Sharing antenna between KiwiSDR and HF transceiver

With some trepidation I am about to install one of the inexpensive (about $65) RF sense antenna sharing boxes with one of my Kiwis, so that I can occasionally use my ICOM 7300 transceiver without having to swap cables and completely disconnect the KiwiSDR. The switcher box has both a PTT connection to the rig as well as an RF sense, so IN THEORY, it should be OK. However, given how precious a KiwiSDR is (even more so, now that production has ceased), I am following a "trust, but verify" approach, outlined below for any comments that might be had, or flaws that are in my reasoning...

1) Connect everything up, with a dummy load in place of the KiwiSDR, then use an oscilloscope to measure the p-p voltage across the load (if any) during a continuous carrier transmission from the transceiver, set at its full 100W output on each of the 80-10 meter bands. Do this in a 15 second on, 15 second off cycle for about 2 minutes (i.e. use FT8 software to control the rig). Convert the measured VRMS across 50 ohms to a dBm value...make sure it does not exceed 0 dBm.

2) Swap out the dummy load with a "sacrificial" SDR such as an RTL-SDR dongle, old SDRPlay RSP1, etc., and repeat the transmitter output test. Verify the SDR has not been damaged.

3) Connect the KiwiSDR and repeat the transmitter test, starting at very low power level ("0%" setting on the ICOM; about 0.5 watt) and gradually increase the power to 100W while observing the KiwiSDR signal strength during transmission, to ensure it is still "OK".

Aside from this test plan, it occurs to me that adding a couple of diodes (recommended type?) across the Kiwi input would be a good insurance policy. I should also mention that I already have a 10 dB attenuator in place before the KiwiSDR, in order to keep a local MW signal (-15 dBm@1340 kHz) from overloading it, while still preserving the MW signals. This may also reduce the risk somewhat, barring a catastrophic failure in the switcher.


  • edited January 2023

    I've recently addressed the same problem and though I've built and tested what appears to be a sollution it is a bit scary to push the limits. My application was connection of my IC-7300 to the 0-2 GHz transverter I've also designed and built. My solution was a Transverter Interface. This has both T/R connection and a RX-only connection that can drive a separate receiver and which I've used with a Kiwi.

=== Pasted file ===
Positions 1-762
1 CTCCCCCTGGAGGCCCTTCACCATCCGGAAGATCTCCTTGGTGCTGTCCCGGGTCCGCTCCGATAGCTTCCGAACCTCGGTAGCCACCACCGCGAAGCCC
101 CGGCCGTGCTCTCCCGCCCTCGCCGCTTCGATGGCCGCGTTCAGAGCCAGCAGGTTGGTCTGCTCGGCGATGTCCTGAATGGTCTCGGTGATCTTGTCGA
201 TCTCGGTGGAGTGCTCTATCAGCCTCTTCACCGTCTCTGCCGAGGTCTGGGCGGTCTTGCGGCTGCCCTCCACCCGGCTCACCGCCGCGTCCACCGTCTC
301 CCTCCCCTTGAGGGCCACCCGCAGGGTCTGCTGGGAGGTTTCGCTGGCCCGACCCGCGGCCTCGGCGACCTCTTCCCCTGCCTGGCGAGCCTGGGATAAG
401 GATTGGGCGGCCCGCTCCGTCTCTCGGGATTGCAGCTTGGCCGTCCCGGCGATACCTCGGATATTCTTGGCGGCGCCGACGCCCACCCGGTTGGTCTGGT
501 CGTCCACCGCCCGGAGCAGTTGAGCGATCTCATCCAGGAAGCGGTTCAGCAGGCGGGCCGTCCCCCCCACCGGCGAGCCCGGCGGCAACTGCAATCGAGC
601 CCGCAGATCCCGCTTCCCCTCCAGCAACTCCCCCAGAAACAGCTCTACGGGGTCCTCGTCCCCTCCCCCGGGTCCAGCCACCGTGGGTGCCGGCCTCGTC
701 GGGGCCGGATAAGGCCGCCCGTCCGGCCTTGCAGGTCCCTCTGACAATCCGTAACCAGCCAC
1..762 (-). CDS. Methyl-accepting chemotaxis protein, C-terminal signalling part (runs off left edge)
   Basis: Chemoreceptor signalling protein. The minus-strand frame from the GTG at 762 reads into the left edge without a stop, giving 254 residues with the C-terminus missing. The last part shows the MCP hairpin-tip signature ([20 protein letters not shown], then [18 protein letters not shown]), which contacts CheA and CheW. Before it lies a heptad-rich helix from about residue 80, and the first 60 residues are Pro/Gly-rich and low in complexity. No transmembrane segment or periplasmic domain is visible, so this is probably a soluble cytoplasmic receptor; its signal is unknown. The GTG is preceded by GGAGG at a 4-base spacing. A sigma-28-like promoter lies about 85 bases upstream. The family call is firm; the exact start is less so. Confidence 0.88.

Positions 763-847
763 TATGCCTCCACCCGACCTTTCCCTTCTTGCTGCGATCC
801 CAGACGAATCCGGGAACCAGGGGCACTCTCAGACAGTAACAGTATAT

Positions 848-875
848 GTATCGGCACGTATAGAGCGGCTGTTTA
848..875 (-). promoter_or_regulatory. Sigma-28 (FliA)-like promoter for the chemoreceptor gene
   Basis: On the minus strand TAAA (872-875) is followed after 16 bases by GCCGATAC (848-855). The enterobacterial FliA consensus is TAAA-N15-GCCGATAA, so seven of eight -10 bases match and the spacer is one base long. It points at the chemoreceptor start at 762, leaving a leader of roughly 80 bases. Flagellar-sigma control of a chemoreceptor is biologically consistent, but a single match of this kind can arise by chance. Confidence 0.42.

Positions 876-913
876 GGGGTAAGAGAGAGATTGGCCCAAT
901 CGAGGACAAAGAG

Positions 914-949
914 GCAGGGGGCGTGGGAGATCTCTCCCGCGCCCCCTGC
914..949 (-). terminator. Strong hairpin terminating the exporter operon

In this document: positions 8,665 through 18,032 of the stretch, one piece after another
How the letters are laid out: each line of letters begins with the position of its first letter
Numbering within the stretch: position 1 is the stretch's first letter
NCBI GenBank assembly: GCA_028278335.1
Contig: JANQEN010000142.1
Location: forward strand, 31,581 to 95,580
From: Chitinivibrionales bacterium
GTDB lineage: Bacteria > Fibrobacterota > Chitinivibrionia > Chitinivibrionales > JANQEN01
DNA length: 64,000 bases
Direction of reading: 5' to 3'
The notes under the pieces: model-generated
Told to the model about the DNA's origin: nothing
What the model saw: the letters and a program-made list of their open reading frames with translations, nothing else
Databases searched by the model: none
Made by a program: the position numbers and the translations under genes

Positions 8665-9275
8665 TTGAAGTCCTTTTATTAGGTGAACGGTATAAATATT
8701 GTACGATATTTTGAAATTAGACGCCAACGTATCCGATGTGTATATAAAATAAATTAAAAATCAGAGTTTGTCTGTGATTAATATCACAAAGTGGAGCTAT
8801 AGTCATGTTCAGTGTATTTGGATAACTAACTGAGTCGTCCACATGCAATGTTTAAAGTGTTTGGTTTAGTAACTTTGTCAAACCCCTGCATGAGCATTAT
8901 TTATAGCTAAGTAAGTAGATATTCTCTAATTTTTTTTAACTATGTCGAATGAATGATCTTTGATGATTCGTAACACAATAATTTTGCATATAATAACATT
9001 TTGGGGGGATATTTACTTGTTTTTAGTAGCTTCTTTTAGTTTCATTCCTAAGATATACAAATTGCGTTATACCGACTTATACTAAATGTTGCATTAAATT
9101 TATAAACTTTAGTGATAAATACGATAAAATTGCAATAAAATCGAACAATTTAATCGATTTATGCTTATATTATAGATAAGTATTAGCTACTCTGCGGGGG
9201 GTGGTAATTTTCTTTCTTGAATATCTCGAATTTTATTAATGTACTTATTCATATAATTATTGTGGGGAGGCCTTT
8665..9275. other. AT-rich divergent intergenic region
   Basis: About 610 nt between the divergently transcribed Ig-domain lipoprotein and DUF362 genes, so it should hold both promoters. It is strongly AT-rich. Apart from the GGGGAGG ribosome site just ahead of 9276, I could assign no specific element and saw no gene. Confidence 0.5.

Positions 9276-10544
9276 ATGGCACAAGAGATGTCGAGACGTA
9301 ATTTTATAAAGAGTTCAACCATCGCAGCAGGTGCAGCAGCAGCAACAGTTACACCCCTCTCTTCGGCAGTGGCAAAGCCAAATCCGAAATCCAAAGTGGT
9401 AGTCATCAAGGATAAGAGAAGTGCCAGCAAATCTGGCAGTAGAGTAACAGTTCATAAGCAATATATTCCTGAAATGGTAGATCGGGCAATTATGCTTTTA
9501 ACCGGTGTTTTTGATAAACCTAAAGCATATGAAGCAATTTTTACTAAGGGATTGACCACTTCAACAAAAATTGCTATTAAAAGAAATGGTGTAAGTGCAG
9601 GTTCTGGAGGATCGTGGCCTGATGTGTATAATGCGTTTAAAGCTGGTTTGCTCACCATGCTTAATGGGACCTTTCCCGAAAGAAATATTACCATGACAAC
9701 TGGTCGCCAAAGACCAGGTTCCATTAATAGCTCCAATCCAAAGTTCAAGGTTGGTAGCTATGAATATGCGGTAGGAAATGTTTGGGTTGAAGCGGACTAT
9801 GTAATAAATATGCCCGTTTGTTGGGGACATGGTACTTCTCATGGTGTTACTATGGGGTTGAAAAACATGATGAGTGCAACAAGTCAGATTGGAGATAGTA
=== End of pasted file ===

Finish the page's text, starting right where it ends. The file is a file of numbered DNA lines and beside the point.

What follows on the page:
I used the IC-7300's ALC to control the output even when I forgot to turn the power down after HF operation. The design falls back to a bypass mode if the aux cable to the IC7300 isn't connected or if something goes wrong with the AGC and power goes over about 600 milliwatts. This switching is done with an electro-mechanical relay that claims to open within 5 ms. I'm also using transient suppressors on the receive-only output as additional protection, in much the same way the Kiwi does.

    So far it all seems OK, I've run the IC-7300 power up to 100% while measuring the transverter and receiver ports. The IC-7300 seems to have a very well-behaved ALC with no overshoot.

    But I'm still a bit scared ...

    Glenn n6gn

  • Seems you are setting up a scheme where the antenna switchover follows the TX keying. Anybody listening on the Kiwi will see intermittent signals, ie the KIwi will not be usable. Only reason to use this setup seems to be if you are using the Kiwi as rx instead of the main station.

    I have a switchover going, but are switching as soon as the transceiver is powered on. So if the switchover relay does not work there will be no signal to the transceiver and the tx SWR will be mile high. Seems a safer solution than switching the Kiwi in and out according to the tx keying.

    Olaf LA3RK

  • Maybe I misunderstand his goal. If there is only a single antenna, the kiwi can listen to that as long as the transceiver isn't transmitting, in which case the Kiwi must immediately and safely disconnect, ALC is present for safety back up and additional transient protection too along with that already in a Kiwi. That's a Kiwi-as-receiver use.